“Growing up, on certain days, I could only see the beauty in the rolling hills and the countless lakes; other days, I couldn’t wait to get away from their grip. Now, I can’t wait to get back - there’s a genuine, magnetic pull I feel that makes me want to be there as often as I can.”

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He continues: “There’s a wildness in the people, too - a glint in the eye. It’s the people that make Cavan what it is. There’s a laconic familiarity with everyone that’s almost downbeat.

“I think Elvis could walk through Cavan and no one would get too excited, but there’d be plenty of nods and winks and elbow nudges. I love that.”

Whether the ghost of the King of Rock ‘n Roll will ever saunter through the streets of Virginia or Kingscourt remains to be seen; however, the county has undoubtedly welcomed many artistic titans over the centuries.

“They say Gulliver’s Travels was penned while Jonathan Swift was visiting County Cavan,” poet, author and Cavan native Rebecca O’Connor informs me. “Gulliver was inspired by a local giant of a man by the name of John Doughty, who was so strong, he could carry a pony on his shoulders.”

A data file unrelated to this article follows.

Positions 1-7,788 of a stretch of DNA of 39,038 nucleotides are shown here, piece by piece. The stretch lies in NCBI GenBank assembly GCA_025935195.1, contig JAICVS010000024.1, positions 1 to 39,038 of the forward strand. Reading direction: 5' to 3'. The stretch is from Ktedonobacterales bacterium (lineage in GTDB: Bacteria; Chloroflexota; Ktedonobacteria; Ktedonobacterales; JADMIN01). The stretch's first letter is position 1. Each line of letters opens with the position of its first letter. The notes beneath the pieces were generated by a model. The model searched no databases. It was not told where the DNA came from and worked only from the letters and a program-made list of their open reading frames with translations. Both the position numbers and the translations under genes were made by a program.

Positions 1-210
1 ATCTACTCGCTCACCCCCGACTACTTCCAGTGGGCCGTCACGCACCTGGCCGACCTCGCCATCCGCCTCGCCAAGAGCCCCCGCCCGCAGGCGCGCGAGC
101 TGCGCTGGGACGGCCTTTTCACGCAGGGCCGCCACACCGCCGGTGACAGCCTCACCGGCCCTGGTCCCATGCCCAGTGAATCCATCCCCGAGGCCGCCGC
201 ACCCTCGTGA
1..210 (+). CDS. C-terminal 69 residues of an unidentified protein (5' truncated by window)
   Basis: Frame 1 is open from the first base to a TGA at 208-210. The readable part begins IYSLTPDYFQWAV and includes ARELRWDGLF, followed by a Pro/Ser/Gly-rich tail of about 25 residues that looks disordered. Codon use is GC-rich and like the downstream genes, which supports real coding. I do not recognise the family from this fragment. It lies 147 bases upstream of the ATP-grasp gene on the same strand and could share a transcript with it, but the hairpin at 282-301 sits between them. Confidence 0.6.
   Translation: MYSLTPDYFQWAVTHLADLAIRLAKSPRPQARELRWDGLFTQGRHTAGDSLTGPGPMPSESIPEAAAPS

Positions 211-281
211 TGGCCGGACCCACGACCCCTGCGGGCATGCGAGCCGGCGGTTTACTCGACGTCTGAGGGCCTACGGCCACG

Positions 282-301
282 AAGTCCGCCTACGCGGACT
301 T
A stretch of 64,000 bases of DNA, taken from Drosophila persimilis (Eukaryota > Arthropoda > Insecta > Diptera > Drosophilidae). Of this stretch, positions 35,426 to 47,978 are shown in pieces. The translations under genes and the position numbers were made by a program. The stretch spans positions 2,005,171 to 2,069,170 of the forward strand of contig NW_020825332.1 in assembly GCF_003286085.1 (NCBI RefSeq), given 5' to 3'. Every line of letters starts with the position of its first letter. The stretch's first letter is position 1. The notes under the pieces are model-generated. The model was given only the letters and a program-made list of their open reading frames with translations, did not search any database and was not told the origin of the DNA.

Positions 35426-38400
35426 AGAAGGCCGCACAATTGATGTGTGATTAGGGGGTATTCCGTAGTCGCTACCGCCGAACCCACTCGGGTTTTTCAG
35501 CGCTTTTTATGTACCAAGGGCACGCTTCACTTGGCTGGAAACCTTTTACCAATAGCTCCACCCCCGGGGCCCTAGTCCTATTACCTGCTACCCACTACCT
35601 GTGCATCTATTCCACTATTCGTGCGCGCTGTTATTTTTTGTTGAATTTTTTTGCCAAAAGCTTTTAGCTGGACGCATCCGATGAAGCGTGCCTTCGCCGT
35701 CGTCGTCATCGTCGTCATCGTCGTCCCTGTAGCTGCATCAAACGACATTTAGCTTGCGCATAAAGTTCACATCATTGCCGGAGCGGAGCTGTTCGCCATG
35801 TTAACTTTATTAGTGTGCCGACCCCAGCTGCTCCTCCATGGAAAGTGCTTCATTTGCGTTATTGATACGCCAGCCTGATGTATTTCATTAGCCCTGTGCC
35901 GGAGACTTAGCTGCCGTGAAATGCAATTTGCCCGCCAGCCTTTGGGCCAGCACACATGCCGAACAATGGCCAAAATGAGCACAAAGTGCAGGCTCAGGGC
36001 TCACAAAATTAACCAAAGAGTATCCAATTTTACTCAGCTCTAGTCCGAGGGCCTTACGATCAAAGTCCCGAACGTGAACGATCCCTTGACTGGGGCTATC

Rebecca, along with her husband, artist Will Govan, are the founders and directors of The Moth - the acclaimed arts and literature magazine. In addition to retreats and prestigious competitions, they run a variety of workshops from their studios located in the centre of Cavan town, the next stop in my itinerary.

Wanting to be close to her parents, Rebecca, along with Will, moved from London to Milltown near Belturbet in north Cavan over 10 years ago. The beauty of rural Ireland, along with its “gentler pace of life”, continuously inspires the couple.

“I paint the landscape,” Will mentions, “the bewildering contours of the drumlins and the ever-changing light on the fields, rivers and lakes not only provide every shade of green but every colour on the spectrum.”

Rebecca, who recently released her debut novel, He Is Mine and I Have No Other, agrees: “There’s a sense of being enveloped by the landscape, of being saturated by it.”

This landscape is perfectly showcased in Farnham Estate, just west of Cavan town - my lodgings for the duration of my stay.  Standing tall in the middle of 1,300 acres of ancient forest and postcard-green meadows, this four-star hotel enjoys a superb reputation for those of us wanting to retreat into nature.